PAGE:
And the other one that comes to mind is: "Do you want to find Mr. Right, or do you want to find Mr. Right Now?" If the perfect Mr. Right is a 10, and Kubernetes develops a 4, is it good absolutely? Is it Mr. Right? Absolutely not, because there are six other things that Mr. Right needs to do that Mr. Right Now doesn't do, and you have to go out and piece together -- from other projects or products -- Mr. Right. You want to say, "Hey, you know what? We're gonna throw in behind a set of standards that are not product-specific or project-specific; they're role- and function- specific."
TT: To what extent are containers important to operator environments today?
DN: The way we like to think about it, and the way I like to lay it out in an analogy, is that traditionally we've looked at a deployment model where we've put the brain, the heart, the lungs and the other vital organs always in the same body. So all the organs performed as a set, they behaved as a set, they were deployed as a set, they were scaled as a set, and they failed over as a set.
The incarnation of the next generation of containerization and microservices will allow us to take the brain and deploy that independently of the rest of the vital organs and not have to have it reside within the same body structure. So the way to do that -- the way to elementally insulate and isolate the software that implements those pieces of functionality -- is to containerize them. In order to do that, you also have to have a container support structure and you have to pivot the way you look at software, the way you define it, the way you distribute it, and the way you execute it.
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What is the role of containers in current and upcoming AT&T projects?
DN: Open container formatting is the first pathway. In that scenario, the architecture strategy remains the same. The packaging/distribution/execution strategy differs, and there's benefit there, but it's not the home run. There's still meat left on the bone.
So the second pathway is the microservice pathway. In that pathway, you not only decompose the application into its functional elements, but you also re-factor the application logic so that application component becomes part of a bigger ecosystem. I can now deploy the brain in a different place as I did the heart and the lungs, but I can still make it look like it's still all in the same body, and I got the benefit of relocating fundamental elements either closer to demand -- closer to operational elements that are important. That microservice orientation is very important and is probably the biggest enabler in being able to scale fundamental business and technical pieces independently from infrastructure.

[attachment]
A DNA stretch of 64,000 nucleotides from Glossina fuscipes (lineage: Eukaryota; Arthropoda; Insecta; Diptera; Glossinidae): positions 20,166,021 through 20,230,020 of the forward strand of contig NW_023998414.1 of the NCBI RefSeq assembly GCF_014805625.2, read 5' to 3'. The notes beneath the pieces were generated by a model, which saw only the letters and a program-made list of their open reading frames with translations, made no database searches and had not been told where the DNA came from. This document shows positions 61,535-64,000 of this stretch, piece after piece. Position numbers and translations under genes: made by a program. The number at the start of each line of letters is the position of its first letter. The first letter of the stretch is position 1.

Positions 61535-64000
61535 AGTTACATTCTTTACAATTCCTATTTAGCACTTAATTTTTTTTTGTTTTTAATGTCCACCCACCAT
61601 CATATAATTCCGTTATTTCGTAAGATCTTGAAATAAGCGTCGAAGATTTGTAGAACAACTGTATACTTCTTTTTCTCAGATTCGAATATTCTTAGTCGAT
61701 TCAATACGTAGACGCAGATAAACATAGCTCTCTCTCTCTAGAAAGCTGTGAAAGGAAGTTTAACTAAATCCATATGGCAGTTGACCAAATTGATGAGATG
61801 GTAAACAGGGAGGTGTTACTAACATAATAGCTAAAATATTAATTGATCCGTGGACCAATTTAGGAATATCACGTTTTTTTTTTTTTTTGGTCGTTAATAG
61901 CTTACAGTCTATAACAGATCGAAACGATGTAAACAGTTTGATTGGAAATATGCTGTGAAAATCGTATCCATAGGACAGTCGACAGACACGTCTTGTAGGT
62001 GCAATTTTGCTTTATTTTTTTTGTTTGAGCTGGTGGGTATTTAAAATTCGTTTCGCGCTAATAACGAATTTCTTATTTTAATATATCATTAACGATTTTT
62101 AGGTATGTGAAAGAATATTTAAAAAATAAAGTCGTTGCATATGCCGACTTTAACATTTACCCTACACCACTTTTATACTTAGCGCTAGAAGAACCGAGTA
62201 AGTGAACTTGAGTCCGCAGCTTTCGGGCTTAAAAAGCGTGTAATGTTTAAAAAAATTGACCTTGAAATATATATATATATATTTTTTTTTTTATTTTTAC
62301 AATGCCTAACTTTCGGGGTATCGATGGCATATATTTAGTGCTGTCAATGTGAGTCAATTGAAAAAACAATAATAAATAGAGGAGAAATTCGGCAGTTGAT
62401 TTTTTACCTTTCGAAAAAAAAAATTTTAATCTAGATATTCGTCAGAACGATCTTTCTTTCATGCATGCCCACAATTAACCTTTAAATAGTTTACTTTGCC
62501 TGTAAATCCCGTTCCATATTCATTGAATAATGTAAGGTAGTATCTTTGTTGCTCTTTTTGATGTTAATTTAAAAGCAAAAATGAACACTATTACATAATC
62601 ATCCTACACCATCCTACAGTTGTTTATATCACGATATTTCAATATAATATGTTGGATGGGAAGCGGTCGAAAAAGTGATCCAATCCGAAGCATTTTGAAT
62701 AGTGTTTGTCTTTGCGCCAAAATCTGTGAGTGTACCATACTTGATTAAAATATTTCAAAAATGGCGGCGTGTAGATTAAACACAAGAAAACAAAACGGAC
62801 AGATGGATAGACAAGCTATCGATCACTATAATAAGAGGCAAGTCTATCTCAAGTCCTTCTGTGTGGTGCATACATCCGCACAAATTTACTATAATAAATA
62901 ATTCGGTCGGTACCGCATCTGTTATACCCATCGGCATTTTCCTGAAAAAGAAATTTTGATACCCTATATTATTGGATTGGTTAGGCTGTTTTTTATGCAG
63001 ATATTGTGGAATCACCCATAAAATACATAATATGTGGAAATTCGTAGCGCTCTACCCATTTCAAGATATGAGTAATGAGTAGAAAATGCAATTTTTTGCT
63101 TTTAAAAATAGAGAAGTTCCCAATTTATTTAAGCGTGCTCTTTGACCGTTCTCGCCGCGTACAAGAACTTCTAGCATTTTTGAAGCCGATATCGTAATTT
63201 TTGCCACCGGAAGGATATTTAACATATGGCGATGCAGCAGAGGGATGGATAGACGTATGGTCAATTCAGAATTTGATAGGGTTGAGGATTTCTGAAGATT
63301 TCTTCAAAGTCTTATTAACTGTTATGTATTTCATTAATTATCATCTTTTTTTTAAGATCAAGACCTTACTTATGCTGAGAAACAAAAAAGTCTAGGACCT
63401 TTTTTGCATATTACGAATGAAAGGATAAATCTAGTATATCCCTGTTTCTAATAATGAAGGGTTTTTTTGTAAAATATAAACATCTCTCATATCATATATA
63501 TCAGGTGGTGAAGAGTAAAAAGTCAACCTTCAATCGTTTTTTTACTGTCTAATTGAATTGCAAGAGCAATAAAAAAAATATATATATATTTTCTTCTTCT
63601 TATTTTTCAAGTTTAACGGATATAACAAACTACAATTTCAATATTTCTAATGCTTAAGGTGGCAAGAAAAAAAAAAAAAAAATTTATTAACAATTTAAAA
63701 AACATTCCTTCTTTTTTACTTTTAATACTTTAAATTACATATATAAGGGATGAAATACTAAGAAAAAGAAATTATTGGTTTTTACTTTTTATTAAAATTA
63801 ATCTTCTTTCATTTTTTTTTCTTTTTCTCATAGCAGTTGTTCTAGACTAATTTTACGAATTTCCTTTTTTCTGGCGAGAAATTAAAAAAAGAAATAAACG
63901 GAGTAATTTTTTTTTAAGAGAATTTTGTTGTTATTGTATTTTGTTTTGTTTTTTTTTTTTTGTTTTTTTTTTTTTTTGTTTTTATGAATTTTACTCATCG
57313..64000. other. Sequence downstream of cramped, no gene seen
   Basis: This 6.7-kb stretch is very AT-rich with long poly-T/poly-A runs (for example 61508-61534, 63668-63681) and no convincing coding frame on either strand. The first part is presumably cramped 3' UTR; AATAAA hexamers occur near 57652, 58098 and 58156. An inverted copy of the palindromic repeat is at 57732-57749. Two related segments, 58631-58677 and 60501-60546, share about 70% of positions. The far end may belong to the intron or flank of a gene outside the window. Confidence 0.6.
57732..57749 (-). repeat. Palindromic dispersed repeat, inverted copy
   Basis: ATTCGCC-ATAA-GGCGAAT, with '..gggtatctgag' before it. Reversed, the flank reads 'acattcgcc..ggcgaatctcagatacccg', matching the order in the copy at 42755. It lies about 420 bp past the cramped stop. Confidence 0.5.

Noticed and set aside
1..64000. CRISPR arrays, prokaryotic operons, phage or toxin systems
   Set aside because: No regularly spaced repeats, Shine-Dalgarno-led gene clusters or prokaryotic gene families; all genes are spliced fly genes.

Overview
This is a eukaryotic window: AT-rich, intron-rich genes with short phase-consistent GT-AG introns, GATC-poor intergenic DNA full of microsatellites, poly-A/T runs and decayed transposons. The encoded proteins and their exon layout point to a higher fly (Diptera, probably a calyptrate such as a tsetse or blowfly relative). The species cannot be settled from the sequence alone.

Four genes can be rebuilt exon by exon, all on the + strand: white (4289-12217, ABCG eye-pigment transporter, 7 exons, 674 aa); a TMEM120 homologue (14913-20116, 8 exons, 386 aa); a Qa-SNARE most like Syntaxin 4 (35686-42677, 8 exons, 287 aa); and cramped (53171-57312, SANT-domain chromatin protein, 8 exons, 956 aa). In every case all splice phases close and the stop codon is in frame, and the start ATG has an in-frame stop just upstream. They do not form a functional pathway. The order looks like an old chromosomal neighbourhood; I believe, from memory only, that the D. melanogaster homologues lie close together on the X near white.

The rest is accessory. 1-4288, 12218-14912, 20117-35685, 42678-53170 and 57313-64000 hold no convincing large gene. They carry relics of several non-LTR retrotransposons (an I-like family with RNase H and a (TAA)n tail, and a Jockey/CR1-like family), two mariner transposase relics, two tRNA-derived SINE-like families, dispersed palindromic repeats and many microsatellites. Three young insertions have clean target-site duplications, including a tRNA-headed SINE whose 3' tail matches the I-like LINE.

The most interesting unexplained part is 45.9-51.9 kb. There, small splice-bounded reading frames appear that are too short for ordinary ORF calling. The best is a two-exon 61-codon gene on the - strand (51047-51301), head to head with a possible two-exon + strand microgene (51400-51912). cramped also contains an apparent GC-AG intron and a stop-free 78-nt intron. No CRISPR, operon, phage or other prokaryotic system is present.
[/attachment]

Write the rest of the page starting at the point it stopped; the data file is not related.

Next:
So those two pathways are what we're working on now, and we've got projects that are implementing them. This isn't about putting Lego together; it's about playing Tetris. There's an element of time because these building blocks are continuing to evolve, and what we think is very important from an architecture and strategy perspective is to know where to place our investment, to know whether to bank on a particular product or project or to get behind an effort to standardize an interface agreement in a layer of abstraction that will allow innovation to happen below that abstraction point. That will allow us to make intelligent investment where the return will be tremendous, and it doesn't lock us into a particular project, product, stack, or technology.
— Joe Stanganelli, Contributing Writer Telco Transformation